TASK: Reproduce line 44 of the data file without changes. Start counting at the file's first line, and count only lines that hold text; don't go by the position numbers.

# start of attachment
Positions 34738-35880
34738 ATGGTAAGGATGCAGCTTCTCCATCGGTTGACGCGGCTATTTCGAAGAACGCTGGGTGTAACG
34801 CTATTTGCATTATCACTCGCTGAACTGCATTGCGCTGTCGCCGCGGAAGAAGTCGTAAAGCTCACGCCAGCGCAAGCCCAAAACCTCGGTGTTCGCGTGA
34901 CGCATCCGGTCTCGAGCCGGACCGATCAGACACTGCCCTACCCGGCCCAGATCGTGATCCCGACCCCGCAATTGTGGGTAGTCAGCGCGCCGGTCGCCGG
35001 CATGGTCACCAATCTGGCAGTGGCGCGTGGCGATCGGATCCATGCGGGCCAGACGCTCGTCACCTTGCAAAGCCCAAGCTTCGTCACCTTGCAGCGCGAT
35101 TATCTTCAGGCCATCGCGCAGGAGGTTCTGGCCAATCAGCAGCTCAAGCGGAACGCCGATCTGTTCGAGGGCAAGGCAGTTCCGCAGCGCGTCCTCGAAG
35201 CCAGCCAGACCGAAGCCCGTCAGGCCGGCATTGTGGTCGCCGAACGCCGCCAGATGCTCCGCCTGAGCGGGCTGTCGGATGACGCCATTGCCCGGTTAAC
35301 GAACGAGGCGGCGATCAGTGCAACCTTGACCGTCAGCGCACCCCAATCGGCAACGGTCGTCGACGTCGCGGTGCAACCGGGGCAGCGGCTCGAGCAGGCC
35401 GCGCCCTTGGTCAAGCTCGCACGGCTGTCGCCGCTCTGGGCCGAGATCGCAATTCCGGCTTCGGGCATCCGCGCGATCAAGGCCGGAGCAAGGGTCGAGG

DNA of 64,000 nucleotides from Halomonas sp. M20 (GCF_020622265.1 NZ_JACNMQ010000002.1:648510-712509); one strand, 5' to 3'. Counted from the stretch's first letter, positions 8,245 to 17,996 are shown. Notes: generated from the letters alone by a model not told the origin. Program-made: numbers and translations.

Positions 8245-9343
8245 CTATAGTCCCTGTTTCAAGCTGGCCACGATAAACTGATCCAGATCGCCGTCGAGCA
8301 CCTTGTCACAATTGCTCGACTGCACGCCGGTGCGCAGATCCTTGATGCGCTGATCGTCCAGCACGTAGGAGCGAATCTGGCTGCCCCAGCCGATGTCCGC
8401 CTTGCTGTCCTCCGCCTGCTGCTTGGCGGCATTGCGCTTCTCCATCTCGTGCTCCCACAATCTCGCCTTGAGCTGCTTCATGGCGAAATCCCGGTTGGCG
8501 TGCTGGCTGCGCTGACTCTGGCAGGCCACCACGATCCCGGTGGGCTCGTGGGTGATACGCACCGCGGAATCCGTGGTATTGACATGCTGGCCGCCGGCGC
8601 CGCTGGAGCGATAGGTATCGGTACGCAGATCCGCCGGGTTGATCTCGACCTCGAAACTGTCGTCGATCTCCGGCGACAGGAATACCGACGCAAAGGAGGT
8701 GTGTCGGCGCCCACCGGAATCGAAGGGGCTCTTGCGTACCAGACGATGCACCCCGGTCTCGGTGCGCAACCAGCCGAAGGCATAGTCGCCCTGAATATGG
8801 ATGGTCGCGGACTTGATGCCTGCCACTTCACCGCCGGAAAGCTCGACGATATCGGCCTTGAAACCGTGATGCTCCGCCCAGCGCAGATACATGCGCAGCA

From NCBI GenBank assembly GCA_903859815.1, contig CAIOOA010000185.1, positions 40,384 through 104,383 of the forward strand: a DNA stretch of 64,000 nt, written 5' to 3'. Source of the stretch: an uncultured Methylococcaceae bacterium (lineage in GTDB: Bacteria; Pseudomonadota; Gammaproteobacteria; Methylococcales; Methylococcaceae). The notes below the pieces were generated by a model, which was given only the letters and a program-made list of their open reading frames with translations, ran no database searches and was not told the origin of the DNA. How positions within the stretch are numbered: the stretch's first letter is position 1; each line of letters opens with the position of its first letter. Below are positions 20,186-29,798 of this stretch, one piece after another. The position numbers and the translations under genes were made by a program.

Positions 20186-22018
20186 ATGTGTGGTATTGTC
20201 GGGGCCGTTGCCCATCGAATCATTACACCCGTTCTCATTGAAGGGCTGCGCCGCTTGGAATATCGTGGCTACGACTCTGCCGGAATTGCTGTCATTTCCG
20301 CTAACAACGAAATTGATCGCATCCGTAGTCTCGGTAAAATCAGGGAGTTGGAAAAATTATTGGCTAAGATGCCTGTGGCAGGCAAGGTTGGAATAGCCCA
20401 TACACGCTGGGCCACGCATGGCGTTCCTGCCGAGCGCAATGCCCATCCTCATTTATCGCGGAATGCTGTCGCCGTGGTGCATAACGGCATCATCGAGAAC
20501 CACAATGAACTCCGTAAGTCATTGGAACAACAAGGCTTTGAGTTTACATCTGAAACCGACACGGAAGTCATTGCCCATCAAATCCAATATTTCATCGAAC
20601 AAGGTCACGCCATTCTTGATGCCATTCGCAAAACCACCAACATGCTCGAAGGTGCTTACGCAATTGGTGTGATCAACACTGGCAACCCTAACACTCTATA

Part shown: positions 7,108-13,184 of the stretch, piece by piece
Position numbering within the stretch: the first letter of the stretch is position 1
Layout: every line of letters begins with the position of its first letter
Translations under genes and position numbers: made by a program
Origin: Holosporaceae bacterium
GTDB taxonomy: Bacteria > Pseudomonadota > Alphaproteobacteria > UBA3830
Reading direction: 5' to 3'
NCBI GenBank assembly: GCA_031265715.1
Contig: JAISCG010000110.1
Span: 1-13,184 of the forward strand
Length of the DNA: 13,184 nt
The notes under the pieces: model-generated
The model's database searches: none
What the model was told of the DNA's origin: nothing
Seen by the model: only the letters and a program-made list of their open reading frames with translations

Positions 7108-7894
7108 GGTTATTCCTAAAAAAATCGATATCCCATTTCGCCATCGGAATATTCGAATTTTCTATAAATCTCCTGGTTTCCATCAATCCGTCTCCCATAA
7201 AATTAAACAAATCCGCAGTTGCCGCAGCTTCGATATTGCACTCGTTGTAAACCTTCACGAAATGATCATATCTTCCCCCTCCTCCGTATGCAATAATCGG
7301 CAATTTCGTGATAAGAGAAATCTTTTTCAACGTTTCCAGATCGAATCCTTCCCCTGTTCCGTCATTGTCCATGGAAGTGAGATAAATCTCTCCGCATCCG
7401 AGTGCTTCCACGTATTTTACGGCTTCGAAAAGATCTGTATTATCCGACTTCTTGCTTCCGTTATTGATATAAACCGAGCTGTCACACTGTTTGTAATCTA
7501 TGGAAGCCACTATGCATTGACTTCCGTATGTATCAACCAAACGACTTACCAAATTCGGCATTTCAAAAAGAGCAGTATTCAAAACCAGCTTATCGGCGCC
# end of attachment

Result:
7201 AATTAAACAAATCCGCAGTTGCCGCAGCTTCGATATTGCACTCGTTGTAAACCTTCACGAAATGATCATATCTTCCCCCTCCTCCGTATGCAATAATCGG